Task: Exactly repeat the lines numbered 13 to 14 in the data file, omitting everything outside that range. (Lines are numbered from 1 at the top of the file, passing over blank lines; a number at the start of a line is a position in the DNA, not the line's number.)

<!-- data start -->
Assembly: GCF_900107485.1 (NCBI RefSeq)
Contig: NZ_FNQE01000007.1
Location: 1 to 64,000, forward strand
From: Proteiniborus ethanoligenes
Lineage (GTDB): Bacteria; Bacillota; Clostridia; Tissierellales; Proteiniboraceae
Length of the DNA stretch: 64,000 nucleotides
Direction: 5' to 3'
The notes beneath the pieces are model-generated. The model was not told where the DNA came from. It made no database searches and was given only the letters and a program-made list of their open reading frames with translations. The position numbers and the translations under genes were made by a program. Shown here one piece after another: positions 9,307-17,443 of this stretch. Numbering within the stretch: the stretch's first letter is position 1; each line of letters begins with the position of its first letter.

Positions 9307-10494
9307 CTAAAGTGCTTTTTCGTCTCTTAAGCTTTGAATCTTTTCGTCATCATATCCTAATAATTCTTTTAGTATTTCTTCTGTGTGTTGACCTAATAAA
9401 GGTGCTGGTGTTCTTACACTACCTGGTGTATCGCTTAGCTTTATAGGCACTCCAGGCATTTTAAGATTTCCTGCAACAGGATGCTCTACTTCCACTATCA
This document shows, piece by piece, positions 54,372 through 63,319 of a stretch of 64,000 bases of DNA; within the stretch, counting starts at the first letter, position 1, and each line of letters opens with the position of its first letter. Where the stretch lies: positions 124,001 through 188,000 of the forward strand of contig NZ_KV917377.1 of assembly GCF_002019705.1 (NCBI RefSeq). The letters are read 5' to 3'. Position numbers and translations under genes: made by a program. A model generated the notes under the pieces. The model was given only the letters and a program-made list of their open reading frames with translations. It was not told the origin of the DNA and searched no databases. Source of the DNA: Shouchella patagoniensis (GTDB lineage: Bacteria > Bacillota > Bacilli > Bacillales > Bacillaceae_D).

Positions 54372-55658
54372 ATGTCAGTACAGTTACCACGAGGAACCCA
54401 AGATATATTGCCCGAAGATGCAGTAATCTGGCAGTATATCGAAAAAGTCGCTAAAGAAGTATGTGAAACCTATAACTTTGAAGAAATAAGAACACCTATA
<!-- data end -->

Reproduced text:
Positions 54372-55658
54372 ATGTCAGTACAGTTACCACGAGGAACCCA